Detective Comics #941
Written by Steve Orlando and James Tynion IV
Art by Andy MacDonald and John Rauch
Lettered by Marilyn Patrizio
Published by DC Comics
‘Rama Rating: 7 out of 10
This issue of Detective Comics brings us to "Night of the Monster Men"’s halfway point and firmly cements that it’s designed to be a team-up summer blockbuster, as Gotham’s heroes defend the city from the horde of enemies. This results in an entertaining issue where the characters let the punches fly and trade some banter, but as this is the second issue in a row to do this, it’s starting to wear a little thin, even if those elements are more refined and a heartfelt story beat gets thrown into the fray.
After the first third of the crossover had to catch people up who weren’t reading all three Bat-books and get each of the players involved to where they needed to be, writer Steve Orlando is now able to get into the meat of the story. As a result, the issue has a reduced focus on Batman and Batwoman and devotes most of its attention to the other two pairings - Gotham Girl and Nightwing, and Orphan and Spoiler.
This allows for meaningful development when it comes to Gotham Girl as she recovers from her mind being tampered with by Psycho Pirate in Batman’s first arc. The Monster Men give her a physical manifestation of her issues to confront. In conjunction with this, working with Nightwing allows her to discuss her problems like she has with Batman prior, albeit with someone who exhibits more people skills than Bruce.
While the issue also checks with Duke and Alfred back in the Batcave as well as Clayface on the streets in order to nudge those factors of the plot forward, we get to spend more time in the caves of Gotham as chaos ensues leaving Spoiler and Orphan to contend with a mob of enraged citizens. As Cassandra Cain is a girl of few words, the voice of the people becomes the defining sound during these scenes. Andy MacDonald’s art reflects this so the pair are always surrounded on all sides, fighting against seemingly insurmountable odds in the claustrophobic confines of the caverns.
MacDonald also continues the trend of dynamic splash pages which showcase the 'Monster Men' as these grotesque beasts that fits with the initial idea that sparked this crossover – Batman versus laiju. In Blackgate, he’s able to show the extent of Gotham Girl’s strength when she doesn’t hold back and delivers some truly kinetic action regardless of if it’s the agile pairing of Spoiler and Orphan bounding around underground or Gotham Girl getting to the heart of the matter when it comes to one of the Monster Men.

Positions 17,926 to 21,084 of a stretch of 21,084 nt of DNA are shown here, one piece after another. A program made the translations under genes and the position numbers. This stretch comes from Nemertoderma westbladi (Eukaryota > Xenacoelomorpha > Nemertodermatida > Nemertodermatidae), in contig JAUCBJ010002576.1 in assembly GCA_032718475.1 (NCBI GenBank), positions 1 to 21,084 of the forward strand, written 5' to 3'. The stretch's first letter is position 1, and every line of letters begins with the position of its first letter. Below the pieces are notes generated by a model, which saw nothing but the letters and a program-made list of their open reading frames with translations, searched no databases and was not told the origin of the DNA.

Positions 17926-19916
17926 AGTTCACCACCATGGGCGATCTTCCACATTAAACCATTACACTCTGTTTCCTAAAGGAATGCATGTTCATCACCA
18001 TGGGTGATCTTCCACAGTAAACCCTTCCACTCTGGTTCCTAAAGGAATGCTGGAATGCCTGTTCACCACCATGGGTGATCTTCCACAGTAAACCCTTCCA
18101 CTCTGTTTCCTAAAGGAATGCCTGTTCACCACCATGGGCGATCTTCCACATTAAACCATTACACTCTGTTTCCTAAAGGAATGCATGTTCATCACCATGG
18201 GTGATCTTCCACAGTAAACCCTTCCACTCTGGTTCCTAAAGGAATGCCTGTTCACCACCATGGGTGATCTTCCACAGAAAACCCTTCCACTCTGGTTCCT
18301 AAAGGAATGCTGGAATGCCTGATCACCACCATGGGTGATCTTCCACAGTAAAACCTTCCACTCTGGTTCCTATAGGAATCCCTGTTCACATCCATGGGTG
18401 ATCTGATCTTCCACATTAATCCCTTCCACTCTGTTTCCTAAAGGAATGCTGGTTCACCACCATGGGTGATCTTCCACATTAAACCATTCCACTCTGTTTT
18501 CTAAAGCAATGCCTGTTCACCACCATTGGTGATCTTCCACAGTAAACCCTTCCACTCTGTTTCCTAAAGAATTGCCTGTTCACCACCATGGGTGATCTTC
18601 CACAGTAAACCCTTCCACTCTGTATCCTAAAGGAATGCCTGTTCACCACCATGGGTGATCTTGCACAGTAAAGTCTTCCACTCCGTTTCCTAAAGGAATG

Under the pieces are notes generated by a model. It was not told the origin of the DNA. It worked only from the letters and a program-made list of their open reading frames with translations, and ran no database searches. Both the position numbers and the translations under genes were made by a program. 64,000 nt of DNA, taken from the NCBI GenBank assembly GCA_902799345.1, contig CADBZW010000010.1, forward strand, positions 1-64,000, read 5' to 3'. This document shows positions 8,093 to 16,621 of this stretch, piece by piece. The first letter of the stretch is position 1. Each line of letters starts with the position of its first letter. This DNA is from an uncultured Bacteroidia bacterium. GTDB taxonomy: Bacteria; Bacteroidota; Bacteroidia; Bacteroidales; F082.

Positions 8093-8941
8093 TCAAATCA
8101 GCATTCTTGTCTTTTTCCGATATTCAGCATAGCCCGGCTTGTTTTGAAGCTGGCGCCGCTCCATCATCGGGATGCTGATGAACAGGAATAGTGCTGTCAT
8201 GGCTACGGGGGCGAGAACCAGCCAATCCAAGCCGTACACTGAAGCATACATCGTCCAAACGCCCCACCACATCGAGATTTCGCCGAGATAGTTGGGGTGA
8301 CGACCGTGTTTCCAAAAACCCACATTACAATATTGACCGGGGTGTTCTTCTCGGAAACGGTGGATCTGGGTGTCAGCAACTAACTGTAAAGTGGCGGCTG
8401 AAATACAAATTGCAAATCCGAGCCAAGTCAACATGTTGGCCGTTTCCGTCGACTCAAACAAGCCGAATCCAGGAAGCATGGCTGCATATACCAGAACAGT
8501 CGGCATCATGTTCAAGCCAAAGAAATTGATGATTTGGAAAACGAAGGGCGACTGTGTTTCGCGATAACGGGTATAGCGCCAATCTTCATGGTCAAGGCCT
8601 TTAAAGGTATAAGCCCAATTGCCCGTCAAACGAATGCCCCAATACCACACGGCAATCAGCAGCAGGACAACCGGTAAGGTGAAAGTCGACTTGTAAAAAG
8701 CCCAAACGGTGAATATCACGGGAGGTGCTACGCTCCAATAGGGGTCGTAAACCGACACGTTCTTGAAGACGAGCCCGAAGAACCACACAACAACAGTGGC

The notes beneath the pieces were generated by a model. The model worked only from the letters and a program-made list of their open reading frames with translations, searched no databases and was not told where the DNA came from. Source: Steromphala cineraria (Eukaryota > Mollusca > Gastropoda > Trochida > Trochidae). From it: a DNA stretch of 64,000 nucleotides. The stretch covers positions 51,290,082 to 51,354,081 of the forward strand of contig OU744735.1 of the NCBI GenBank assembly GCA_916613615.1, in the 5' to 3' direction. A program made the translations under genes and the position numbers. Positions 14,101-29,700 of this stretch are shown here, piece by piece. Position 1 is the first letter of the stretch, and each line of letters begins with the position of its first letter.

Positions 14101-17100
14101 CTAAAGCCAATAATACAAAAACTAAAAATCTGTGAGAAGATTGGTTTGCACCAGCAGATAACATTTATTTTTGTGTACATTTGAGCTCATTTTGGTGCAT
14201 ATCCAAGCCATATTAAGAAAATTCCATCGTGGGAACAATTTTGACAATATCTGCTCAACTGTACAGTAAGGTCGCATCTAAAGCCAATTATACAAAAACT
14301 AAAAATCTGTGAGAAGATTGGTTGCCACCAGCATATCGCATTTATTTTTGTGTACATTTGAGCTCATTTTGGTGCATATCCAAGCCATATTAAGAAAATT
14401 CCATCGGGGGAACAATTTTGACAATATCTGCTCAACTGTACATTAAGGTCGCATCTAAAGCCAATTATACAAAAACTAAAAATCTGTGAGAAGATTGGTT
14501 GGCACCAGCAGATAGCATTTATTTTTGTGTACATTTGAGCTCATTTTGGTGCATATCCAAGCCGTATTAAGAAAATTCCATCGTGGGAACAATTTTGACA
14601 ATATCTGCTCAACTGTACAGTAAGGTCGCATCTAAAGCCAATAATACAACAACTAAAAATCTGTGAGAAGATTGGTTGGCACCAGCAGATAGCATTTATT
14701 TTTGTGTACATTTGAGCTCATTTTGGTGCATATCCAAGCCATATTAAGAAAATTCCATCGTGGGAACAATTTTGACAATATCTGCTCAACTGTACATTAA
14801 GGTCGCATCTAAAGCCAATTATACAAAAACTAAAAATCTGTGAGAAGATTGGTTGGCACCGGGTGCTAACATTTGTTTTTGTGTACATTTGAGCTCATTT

John Rauch’s colors create distinct lighting for each location featured and once the issue starts cutting between the locales more and more, they work in helping the reader keep their bearings so they can tell visually if they’re on the streets or in Blackgate. Marilyn Patrizio’s lettering helps to create a beat for the dialogue as the book bounces back and forth between the various locales.
With all of this in mind, though, the crossover is showing signs of stagnation. There’s nothing wrong per se with the ground the crossover has covered thus far, just it would be disappointing if it never got a chance to do something other than have each pairing fight their own Monster Man. As of this issue, it’s still entertaining thanks to the willingness of the artists involved like MacDonald to make it bombastic, but it could very easily become monotonous should this trend continue into the final half of the crossover. Hopefully Hugo Strange has more up his sleeve come October to shake things up beyond what the final page of the issue suggests.
Orlando has been able to find a nice balance between the major players involved in the arc thus far, and that dynamic improves in this issue now the expository dialogue is out of the way and we’re into the thick of things. However, this issue could be a warning that the thick of things isn’t that thick. The creative team deliver a solid issue with strong action and some interesting character development, but the third issue of purely fighting the Monster Men may leave you wishing that Batman #8 shakes things up dramatically come October.